After killing 22 police officers in an ambush over the weekend, Indian security forces have stepped up operations against ultra-leftist rebels deep in the forests of a mineral-rich central state, according to a top police officer.
In the four-hour gun battle with Maoist rebels that took place in Chhattisgarh state on Saturday, at least 30 other security forces members were injured, making it the deadliest attack of its kind in four years.
“The operation will be intensified,” said Om Prakash Pal, the deputy inspector general of police, who is leading the fight against the rebels in Chhattisgarh, on Monday.
For decades, the Maoists, also known as Naxals, have fought government forces in armed conflict. They claim to be fighting for India’s poor who have been left behind by the country’s economic growth.
According to a government website, Chhattisgarh, one of India’s fastest-developing nations, has 28 different types of main minerals, including diamonds and gold. It also has 16 percent of India’s coal reserves and significant iron ore and bauxite reserves.
The Maoists, who are considered India’s greatest internal security threat by the government, operate in mineral-rich territory in the country’s east and south known as the “red corridor,” which has shrunk in recent years due to strong operations against them.
However, 400 Maoists armed with explosives and assault weapons assaulted a police raiding party in Chhattisgarh’s Bijapur district last week.
According to Pal, the rebels sustained casualties as well, and local media claimed that drone surveillance showed them carrying bodies away.
“They are definitely trying to strengthen themselves but the forces put a lot of pressure on them. Now they are confined only to very few pockets. In their core area they are shrinking very fast,” Pal told the Reuters news agency, adding security forces were stepping up their intelligence-gathering efforts as well.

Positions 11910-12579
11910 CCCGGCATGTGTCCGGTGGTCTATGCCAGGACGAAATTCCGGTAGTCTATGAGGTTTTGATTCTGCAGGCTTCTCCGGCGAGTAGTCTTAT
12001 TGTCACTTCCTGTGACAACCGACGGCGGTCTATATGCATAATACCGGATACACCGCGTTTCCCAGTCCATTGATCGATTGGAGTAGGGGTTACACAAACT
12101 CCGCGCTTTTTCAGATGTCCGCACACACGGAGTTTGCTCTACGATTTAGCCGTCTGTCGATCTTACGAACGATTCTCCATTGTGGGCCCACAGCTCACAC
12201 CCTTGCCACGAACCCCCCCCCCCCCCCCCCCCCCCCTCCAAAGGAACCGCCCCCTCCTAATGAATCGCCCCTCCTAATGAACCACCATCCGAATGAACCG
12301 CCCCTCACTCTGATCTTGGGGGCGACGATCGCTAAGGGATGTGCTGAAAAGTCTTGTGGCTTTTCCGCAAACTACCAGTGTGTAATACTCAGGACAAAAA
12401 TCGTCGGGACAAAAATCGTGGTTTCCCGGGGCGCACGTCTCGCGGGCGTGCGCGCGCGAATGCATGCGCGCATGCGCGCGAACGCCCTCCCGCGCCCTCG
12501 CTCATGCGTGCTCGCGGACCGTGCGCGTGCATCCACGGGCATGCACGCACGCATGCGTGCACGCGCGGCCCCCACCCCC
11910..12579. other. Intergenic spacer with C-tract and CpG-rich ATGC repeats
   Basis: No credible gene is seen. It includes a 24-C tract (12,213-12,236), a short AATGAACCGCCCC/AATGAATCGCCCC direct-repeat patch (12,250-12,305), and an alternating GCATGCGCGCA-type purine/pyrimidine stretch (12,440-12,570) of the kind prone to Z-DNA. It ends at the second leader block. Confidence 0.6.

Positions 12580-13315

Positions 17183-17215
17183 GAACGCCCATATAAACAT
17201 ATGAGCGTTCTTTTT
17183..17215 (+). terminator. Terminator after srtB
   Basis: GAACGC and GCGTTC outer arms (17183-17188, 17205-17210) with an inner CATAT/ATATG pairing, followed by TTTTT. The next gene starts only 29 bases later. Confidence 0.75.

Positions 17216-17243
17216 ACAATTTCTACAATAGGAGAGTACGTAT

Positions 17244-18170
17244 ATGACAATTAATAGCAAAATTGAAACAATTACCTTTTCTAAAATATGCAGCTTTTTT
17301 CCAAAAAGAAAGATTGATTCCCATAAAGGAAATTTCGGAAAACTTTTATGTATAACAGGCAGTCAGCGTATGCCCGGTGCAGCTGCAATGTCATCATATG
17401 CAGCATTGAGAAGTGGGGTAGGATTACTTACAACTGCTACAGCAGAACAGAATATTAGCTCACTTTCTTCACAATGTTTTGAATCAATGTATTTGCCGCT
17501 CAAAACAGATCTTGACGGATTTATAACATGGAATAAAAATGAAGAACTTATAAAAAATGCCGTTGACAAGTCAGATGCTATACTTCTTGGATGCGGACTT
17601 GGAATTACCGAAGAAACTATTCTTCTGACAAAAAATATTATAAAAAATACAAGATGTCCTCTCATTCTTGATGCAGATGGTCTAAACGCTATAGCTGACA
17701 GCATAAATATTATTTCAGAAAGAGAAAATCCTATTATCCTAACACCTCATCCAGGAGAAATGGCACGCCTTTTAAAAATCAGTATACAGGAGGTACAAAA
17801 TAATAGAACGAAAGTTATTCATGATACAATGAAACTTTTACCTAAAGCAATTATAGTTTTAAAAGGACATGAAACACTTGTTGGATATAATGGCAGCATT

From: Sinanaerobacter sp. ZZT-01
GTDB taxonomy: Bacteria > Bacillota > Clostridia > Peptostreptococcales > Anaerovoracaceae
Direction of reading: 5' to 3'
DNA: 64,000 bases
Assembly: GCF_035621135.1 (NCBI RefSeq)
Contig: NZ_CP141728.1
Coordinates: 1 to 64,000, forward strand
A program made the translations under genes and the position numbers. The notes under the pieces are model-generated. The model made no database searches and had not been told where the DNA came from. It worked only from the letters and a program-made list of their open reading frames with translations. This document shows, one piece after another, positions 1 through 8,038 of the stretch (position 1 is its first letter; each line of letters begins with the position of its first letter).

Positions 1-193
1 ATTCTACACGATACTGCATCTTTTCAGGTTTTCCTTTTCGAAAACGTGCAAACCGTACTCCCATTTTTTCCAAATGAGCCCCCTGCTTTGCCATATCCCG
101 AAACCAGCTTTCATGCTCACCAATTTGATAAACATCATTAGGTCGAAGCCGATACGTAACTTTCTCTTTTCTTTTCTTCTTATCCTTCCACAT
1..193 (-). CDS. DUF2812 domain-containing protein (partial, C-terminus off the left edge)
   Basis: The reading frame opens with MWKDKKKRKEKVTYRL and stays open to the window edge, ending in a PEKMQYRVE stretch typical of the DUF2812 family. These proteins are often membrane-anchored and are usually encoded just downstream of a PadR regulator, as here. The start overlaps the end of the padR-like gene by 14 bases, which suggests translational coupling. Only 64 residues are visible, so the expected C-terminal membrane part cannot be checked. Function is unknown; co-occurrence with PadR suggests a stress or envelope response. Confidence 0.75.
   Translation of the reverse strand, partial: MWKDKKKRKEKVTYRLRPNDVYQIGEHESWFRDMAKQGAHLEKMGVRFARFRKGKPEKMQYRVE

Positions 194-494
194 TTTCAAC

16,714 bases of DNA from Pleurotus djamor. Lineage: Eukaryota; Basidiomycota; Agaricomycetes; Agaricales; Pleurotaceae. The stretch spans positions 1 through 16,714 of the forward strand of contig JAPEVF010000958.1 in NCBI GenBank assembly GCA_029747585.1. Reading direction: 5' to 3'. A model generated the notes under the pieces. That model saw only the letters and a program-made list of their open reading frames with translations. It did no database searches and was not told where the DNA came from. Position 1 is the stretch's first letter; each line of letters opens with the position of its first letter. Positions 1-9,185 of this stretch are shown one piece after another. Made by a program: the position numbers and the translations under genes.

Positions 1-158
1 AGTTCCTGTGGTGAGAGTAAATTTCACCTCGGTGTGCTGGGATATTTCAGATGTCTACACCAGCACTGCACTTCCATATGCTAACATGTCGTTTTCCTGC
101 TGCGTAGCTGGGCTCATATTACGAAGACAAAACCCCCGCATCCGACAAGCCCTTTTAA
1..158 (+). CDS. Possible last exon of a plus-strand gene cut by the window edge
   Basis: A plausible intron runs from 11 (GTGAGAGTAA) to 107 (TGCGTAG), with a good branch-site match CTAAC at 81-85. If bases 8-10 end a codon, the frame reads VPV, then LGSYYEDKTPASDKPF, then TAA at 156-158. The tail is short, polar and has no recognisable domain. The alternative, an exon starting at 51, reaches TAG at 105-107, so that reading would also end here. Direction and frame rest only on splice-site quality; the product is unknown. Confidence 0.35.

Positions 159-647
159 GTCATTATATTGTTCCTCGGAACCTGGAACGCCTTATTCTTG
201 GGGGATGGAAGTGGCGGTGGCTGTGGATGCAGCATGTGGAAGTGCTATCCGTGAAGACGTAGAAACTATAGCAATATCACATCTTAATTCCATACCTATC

Police forces, according to security analysts, need to be better prepared to deal with fighters who are just as well-armed as the cops.
According to Pal, the Naxals used AK-47 assault rifles, rocket launchers, and under-barrel grenade launchers in the most recent encounter.
“The government will leave no stone unturned to provide you with the best facilities,” India’s Home Affairs Minister Amit Shah said in a speech to security forces in Chhattisgarh on Monday.
After paying respects to the fallen security forces and visiting a hospital to meet the wounded, Shah vowed to put an end to the “Maoist menace.”
“The government will not tolerate such bloodshed and a befitting response will be given. We will put an end to the ongoing battle with Maoists,” Shah said.
On condition of anonymity, a close aide to Shah told the Reuters news agency that he met with top security officials in the state to “realign strategy” to dismantle the Maoist leaders’ nexus.
Uddipan Mukherjee, a joint director for the Ordnance Factory Board, a government agency that has been monitoring Maoist war strategy for more than ten years, said the pandemic had helped the rebellion to recruit more members.
Others with firsthand experience concurred.
“We have intelligence reports that the Maoist leaders during the pandemic have managed to recruit hundreds of new foot soldiers, including women, living in the forests who leak details about security force patrols,” said a New Delhi-based bureaucrat who oversees internal security.